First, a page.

“Undermining” – Another Medieval Idiom

Ok Ok! I promise I won’t hit you with too many idioms but this one I can’t resist.  It is one of my favorites. It is “Undermining”. Did you ever wonder where that term came from?

It came from the sieging of castles. Yup. When an attacking force is sieging a castle one of the things that they would do was to dig a tunnel or mine underneath it. (They would dig a mine under it). Now here is where the real brilliance of the term comes into play.

We often think that they would dig a secret tunnel under a castle so they could sneak into the castle. But that really isn’t the case. The real point of these tunnels was to get under a wall or under a corner of the castle then collapse the mine. Therefore collapsing the wall or the corner of the castle wall. You see? So, digging the mine would cause the castle to collapse under it’s own weight.  Kind of brilliant.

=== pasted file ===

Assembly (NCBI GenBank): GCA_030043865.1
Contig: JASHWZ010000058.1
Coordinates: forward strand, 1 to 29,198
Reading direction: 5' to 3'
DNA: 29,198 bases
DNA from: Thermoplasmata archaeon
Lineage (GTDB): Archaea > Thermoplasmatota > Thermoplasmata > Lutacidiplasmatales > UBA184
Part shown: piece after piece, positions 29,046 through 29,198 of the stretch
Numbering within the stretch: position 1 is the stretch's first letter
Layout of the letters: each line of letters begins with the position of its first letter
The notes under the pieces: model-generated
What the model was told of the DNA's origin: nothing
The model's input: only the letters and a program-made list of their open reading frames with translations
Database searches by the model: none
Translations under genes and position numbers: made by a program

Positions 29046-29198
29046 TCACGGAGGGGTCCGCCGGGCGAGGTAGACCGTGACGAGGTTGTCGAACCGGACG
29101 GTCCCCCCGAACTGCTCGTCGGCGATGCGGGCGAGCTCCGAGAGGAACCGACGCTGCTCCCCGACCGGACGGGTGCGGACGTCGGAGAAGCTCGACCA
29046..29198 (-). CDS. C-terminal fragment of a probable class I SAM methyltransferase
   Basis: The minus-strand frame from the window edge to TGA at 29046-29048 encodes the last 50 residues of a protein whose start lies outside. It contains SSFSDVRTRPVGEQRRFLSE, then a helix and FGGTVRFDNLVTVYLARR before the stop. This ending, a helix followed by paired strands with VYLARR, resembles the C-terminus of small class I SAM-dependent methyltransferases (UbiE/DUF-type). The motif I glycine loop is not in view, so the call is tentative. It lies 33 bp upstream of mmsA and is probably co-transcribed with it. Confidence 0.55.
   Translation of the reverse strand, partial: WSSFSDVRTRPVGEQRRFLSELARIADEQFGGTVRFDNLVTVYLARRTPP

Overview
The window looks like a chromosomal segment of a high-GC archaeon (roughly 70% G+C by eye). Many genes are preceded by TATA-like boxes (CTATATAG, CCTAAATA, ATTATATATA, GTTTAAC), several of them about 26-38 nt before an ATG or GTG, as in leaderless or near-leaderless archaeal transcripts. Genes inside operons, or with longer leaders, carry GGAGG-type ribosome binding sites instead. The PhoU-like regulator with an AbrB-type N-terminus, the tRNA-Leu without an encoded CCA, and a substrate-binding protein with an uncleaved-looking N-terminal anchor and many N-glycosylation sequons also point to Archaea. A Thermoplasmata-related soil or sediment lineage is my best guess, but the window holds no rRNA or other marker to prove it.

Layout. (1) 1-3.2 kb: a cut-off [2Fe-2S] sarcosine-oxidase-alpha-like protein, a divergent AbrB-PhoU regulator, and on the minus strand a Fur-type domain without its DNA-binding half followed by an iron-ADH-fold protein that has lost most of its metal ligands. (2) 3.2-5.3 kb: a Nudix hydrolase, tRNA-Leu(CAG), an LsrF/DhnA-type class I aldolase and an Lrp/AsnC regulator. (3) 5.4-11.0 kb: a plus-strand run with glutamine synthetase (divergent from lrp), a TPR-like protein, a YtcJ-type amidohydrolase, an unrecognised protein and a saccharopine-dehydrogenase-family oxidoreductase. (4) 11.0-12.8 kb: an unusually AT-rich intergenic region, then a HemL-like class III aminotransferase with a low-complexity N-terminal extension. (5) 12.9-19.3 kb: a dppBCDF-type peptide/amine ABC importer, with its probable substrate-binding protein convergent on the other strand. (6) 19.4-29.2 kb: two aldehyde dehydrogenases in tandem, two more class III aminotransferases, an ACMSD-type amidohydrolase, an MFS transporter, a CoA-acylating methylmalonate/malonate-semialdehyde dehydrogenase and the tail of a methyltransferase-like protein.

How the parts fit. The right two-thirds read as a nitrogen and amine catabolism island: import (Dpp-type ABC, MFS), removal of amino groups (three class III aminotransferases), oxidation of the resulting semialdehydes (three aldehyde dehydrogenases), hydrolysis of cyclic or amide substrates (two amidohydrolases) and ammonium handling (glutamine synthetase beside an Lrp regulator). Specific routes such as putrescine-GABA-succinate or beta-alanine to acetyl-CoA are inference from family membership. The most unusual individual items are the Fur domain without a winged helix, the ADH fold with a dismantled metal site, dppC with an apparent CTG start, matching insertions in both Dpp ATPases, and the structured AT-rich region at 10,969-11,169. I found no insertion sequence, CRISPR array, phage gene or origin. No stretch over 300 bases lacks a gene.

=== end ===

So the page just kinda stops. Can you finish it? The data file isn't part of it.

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How did they do it without having the tunnel collapse on them as they were digging it? Well, they would build wooden supports just like we picture in a regular mine. And when they were ready they would evacuate the mine and light it on fire.

And just like any good arms race our castle residents had a way to combat this undermining. How do you think they did it? With a moat! Yup. The moat around a castle was the perfect defense for this because the attacking army couldn’t dig a mine. It would simply flood before they could get close to underneath the castle.